You point out well that the whole point of free speech is to be able to say unpleasant things. I for one would not want to live in a Disneyland world where everything is bland and polite and cheerful. That does not reflect the way the real world operates. When I read something that incenses me, I keep in mind that I'm glad the person voicing the reprehensible opinion is free to do so.

Voltaire said, "I disapprove of what you say, but I defend to the death your right to say it." He did not say, "...your right to say it, as long as it's not really offensive."

I will join you in actively opposing any legislation whose goal is to curb or deny anonymity -- on the Web or anywhere else.









Sun Apr 27 03:36:14 2008: 4137   drag


Yep.

The truth of the matter is that the only sort of speech that needs protection is stuff that is truly offensive.

I am of the opinion that there is a fundamental nature to the Internet. People often have this idea that software is this infinate world were you can do anything you want if you just throw money and programmers at it. The biggest example of this folly that I can think of is Digital Rights Management.

I mean the fundamental concept, the technical reality is that DRM is doomed to failure from the offset.

There are limits we deal with every day. Proccessing power, the line noise, the mathematical concepts that are the basis of programming languages, the distributed nature, the constant failures of hardware, software, and people as well as the design of the thing that allows it to continuously operate even though its almost always in a semi-crippled state.

Trying to pass laws and regulations what can and cannot be done on it what sort of monitoring technology is required, and all of that sort of thing is just going to f*k it up. It's going to set bad designs into stone and the laws will limit the workarounds possible. Fundamentally limiting progress. All of this for some government fantasy that will never materialize and will end up being almost certainly abused.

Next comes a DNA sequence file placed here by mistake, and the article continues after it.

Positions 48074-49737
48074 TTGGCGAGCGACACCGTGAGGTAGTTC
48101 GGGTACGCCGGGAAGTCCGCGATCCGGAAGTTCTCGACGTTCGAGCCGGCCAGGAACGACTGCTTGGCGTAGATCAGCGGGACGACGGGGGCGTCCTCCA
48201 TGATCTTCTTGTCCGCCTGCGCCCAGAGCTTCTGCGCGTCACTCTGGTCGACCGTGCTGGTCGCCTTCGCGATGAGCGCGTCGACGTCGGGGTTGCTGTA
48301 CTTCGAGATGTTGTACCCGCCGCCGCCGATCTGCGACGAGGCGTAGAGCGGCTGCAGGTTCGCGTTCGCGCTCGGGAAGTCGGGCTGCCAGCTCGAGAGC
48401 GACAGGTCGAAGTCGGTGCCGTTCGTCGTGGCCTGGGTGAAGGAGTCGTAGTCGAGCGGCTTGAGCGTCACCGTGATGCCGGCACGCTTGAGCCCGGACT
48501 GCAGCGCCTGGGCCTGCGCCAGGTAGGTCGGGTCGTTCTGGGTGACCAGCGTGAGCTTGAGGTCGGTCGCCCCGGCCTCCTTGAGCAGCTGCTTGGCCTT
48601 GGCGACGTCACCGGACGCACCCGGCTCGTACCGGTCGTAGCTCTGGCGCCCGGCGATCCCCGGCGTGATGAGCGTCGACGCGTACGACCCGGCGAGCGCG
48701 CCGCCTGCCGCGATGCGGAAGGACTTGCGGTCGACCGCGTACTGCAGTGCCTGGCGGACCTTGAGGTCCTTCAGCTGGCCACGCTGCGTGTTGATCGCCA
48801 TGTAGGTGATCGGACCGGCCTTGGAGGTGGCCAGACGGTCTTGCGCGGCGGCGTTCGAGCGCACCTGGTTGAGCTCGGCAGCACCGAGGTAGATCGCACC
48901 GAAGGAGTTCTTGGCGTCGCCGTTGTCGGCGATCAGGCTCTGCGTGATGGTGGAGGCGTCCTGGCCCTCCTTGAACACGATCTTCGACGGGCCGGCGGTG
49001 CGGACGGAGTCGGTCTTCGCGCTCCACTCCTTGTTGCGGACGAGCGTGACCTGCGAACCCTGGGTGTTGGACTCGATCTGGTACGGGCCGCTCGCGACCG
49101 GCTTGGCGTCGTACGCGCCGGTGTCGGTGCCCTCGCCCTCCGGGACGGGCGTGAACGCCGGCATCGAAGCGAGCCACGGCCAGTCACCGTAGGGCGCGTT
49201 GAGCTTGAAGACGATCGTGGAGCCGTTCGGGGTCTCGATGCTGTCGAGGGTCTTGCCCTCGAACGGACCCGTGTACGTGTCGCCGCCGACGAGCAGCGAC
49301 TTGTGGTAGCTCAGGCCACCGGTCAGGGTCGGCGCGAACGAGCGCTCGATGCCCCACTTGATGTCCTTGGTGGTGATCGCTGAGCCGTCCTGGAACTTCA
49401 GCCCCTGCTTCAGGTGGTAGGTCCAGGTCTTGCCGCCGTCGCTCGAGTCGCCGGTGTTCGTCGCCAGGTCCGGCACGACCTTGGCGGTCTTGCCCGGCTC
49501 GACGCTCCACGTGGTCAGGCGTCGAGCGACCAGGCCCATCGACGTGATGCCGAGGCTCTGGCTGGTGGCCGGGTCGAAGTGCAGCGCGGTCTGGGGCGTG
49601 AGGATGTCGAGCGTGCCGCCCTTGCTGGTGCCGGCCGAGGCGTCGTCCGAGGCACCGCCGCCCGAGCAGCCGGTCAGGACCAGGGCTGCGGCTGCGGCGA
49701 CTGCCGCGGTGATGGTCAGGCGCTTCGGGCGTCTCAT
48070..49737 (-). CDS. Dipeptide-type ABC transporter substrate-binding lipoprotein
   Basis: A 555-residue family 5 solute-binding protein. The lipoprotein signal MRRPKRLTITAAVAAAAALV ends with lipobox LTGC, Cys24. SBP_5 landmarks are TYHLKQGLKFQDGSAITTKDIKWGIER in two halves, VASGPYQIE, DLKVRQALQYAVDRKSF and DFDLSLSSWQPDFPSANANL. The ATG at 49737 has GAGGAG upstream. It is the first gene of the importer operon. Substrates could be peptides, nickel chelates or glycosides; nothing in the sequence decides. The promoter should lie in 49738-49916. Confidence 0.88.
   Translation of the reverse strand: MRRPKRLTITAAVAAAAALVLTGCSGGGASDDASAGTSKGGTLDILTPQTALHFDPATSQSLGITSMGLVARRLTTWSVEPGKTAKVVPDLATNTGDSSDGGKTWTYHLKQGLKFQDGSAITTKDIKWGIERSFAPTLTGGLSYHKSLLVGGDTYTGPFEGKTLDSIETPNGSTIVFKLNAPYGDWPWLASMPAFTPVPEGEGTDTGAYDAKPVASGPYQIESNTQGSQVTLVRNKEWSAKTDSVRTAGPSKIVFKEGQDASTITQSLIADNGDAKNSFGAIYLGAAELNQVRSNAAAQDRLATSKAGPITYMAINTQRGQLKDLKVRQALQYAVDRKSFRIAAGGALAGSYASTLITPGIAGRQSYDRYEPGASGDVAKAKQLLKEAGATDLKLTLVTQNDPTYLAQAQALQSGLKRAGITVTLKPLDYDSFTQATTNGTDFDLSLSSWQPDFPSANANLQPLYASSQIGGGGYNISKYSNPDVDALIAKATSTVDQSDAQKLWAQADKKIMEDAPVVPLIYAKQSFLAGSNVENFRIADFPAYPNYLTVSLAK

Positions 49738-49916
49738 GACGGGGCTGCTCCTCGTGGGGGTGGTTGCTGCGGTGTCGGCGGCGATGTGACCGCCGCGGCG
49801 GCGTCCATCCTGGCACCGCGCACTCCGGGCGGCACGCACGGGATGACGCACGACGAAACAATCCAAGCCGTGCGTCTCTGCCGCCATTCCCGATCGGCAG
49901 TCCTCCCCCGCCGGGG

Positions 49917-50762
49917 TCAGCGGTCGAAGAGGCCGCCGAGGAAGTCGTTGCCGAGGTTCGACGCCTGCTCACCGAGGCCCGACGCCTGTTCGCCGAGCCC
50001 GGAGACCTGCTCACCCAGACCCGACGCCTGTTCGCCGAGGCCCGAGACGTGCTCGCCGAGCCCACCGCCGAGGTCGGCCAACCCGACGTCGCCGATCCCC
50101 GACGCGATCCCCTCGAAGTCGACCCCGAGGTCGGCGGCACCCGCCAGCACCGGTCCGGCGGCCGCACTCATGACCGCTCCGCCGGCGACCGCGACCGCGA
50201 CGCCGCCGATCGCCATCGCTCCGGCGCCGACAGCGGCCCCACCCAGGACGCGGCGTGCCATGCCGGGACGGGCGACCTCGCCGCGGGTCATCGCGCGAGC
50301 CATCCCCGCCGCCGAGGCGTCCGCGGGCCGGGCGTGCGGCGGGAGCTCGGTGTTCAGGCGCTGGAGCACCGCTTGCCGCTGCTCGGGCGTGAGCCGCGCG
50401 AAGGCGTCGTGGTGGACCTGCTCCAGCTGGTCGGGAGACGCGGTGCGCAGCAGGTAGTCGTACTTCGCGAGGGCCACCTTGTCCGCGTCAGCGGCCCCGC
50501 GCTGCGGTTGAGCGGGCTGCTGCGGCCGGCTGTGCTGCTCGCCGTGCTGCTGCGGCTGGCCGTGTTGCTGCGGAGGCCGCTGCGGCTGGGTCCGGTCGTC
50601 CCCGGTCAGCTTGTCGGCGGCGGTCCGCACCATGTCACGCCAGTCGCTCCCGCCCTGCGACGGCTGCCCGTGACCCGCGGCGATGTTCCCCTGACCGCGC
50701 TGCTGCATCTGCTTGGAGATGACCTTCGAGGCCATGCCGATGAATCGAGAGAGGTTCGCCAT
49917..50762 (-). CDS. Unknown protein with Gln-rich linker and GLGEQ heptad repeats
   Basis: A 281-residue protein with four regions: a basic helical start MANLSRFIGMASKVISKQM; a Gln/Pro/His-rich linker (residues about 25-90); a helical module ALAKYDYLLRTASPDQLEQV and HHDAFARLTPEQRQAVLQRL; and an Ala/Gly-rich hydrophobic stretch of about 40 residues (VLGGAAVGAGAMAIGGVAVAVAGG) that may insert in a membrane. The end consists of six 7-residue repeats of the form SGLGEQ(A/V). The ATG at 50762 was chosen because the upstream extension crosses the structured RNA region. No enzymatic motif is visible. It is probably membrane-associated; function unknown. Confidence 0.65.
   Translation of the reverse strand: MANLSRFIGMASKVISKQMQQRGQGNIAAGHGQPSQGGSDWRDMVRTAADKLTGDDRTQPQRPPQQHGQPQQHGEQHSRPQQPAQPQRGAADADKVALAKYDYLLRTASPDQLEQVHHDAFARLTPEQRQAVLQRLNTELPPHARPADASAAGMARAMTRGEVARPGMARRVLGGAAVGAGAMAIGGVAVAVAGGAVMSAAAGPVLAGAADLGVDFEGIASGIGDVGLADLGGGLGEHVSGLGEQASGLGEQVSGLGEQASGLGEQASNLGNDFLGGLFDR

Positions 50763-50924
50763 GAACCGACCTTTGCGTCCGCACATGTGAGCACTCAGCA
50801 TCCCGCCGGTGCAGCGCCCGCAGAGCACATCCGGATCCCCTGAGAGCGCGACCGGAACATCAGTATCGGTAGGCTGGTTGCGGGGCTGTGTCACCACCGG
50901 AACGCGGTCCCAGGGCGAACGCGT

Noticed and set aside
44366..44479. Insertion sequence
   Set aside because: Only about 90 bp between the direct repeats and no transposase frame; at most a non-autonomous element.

Sun Apr 27 03:38:11 2008: 4138   drag


Oops. The 'it' in the last two paragraphs I am referring to is 'the internet' not 'drm'. Just wanted to avoid any confusion.



Sun Apr 27 10:24:22 2008: 4139   TonyLawrence

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Indeed.

The people here who want this have had reputations damaged, threats.. they are understandably upset. But it's that the "cure is worse than the disease".

"Safety" (in this case the safety from libel and slander from anonymous sources) always carries with it loss of freedom. Sometimes we have to do that (the "You can't cry 'Fire!' in a crowded theatre" example), but here we would lose too much.







Mon Apr 28 15:54:11 2008: 4148   rbailin


But I assume that like newspapers, individual websites, message boards and the like can demand identities in order to submit a post, with the option to grant anonymity to the poster ("Name withheld by request")?

I would also prefer that like newspapers, websites, etc., step up to the plate and moderate their postings for civil discourse, to keep flaming to a minimum and to maximize the signal-to-noise ratio.

But all this should and must be optional, not government mandated.

--Bob



Mon Apr 28 17:26:08 2008: 4149   TonyLawrence

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Yes, of course they can. But as you say, the government needs to stay out of that.